Things for small minds to ponder - Heidi Ho - CycleBlaze

July 3, 2012

Things for small minds to ponder

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I don't get people, or at least, I don't get Some People.

I have a t-shirt that says "half full" and has a half full glass of water on the front. Leo likes the shirt. But I wasn't trying to make a statement. I bought it for the trip because it is soft cotton and a dark color that won't show the dirt. Perfect for the evening, or to sleep in, after a long day of riding, when all I want to do is get out of my polyester riding clothes and be comfortable.

Recently I met a woman cyclist who seemed to be chronically half empty. When I told her I was planning to ride up Gottered pass she came up with every conceivable reason why I shouldn't make the attempt.

I'm condensing the conversation somewhat, but all of these questions were asked, at one point or another, some in succession...

"That's a long climb!" she said. "Are you sure you can make it?"

In fact, I wasn't sure. There are no guarantees, after all. "I think so," was my best response.

"How long is the climb? What is the elevation...."

Well, I didn't know that either, or much about the climb at all, except that it looked cool in pictures, with a lot of switchbacks and cobbles. That was what motivated me to climb it. It looked interesting. Though it was also on my route, which made it necessary.

My lack of knowledge seemed to confirm her suspicions that it couldn't be done, at least by me, that I was so ill prepared because I hadn't researched the particulars.

"I've done plenty of climbs before though." I added. "I rode across America, I'm sure I can handle it." I said, starting to feel defensive, and trying not to sound aggravated by her persistent "attitude."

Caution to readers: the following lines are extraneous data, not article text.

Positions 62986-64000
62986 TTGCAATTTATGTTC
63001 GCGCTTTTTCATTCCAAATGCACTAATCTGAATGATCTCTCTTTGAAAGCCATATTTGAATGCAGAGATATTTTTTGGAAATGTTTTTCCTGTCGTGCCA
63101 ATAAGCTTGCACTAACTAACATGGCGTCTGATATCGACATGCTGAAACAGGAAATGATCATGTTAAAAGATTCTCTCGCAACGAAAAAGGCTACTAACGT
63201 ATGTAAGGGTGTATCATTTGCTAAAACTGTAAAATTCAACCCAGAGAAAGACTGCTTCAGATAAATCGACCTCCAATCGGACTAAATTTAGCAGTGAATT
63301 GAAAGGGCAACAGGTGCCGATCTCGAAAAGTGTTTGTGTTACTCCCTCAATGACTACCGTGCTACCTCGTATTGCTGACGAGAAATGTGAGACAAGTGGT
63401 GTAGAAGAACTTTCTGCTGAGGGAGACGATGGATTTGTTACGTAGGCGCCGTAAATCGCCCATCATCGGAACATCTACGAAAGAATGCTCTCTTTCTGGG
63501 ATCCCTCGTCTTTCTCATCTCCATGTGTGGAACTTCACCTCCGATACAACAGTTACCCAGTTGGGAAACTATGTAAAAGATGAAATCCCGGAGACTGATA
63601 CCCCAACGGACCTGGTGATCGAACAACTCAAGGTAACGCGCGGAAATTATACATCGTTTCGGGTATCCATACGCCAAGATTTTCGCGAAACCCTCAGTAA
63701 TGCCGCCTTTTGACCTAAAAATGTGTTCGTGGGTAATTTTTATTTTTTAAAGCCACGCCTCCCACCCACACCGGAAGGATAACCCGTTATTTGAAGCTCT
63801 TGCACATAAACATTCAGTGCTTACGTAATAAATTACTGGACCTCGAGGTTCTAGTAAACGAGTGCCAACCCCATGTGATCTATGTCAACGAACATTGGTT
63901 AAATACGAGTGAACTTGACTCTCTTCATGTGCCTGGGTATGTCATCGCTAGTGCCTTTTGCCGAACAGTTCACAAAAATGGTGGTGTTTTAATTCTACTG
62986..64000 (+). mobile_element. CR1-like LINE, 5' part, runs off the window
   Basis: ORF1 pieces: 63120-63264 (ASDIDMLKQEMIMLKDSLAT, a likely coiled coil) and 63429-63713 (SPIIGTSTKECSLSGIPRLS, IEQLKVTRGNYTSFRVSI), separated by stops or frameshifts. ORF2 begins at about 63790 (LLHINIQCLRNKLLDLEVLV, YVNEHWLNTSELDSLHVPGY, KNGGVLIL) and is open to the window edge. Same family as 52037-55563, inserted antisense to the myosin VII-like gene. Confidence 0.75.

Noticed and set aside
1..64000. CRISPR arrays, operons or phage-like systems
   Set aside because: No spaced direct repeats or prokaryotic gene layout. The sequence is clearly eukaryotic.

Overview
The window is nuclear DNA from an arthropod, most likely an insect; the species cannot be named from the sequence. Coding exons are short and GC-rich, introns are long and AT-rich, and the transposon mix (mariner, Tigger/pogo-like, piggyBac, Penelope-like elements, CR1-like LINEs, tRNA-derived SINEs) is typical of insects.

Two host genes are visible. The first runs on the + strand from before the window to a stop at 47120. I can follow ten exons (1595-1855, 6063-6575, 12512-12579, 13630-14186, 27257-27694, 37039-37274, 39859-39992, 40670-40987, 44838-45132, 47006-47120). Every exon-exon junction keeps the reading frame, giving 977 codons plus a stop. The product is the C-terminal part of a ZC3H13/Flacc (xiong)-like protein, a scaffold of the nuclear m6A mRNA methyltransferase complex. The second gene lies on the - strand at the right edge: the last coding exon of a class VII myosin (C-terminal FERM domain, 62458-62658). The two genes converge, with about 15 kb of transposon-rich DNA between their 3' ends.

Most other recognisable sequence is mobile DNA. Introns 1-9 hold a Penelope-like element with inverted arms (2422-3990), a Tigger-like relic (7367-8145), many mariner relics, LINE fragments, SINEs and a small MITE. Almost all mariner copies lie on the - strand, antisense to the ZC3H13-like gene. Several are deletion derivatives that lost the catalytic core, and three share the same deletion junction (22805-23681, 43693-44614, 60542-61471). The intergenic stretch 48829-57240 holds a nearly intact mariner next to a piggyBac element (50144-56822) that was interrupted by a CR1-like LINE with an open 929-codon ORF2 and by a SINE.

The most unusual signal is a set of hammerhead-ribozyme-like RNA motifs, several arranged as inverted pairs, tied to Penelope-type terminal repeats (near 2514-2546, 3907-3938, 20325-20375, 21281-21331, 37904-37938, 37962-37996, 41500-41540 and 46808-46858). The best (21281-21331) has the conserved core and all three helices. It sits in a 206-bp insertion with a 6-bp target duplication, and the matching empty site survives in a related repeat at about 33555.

"How do the climbs in America compare to this one? Are they similar elevations? This pass could be higher. Have you considered that?"

Again, I didn't know the numbers, and then there is the problem of converting feet of elevation to meters, and miles to kilometers. I didn't have a calculator handy, and didn't know the exact conversions anyway. While I ran the comparisons in my head she continued...

"What if you can't take the altitude? What if you get tired? What if you run out of water, or food? Do you carry enough food? What if you don't make it!? Are you sure you want to do a climb like that...."

Really, I hadn't thought about that at all. But by then I was tired of it, and it must have showed. "I'm going go climb it. I'm sure it will be fine," I said in a way that was definitive and that the discussion, or at least this line of questioning, was over.

To which she said something along the lines of, "I think it's great that you are climbing it, it's so brave of you, good luck...." and all kinds of other things that were inconsistent with the original statements.

But I thought about it later, and wondered why some people look at a challenge and only see problems?

If I can't make it to the top I can get one of the ubiquitous buses that roam every road in Switzerland, always available to pick up tired cyclists who have underestimated a climb. If I run out of water I can flag down a car, or find a spring, or simply suffer, justly, for not planning ahead. Heck, if I'm desperate I can turn The Trucker around and roll downhill to the start town and find a campsite, or get a hotel.

Some People are negative. They are not "half full". But if you live your life like that, you might as well just sit on the couch and wait to die.

It's curious? Maybe it's just fear? But I guess that's for small minds to ponder.

Today's ride: 118 km (73 miles)
Total: 2,265 km (1,407 miles)

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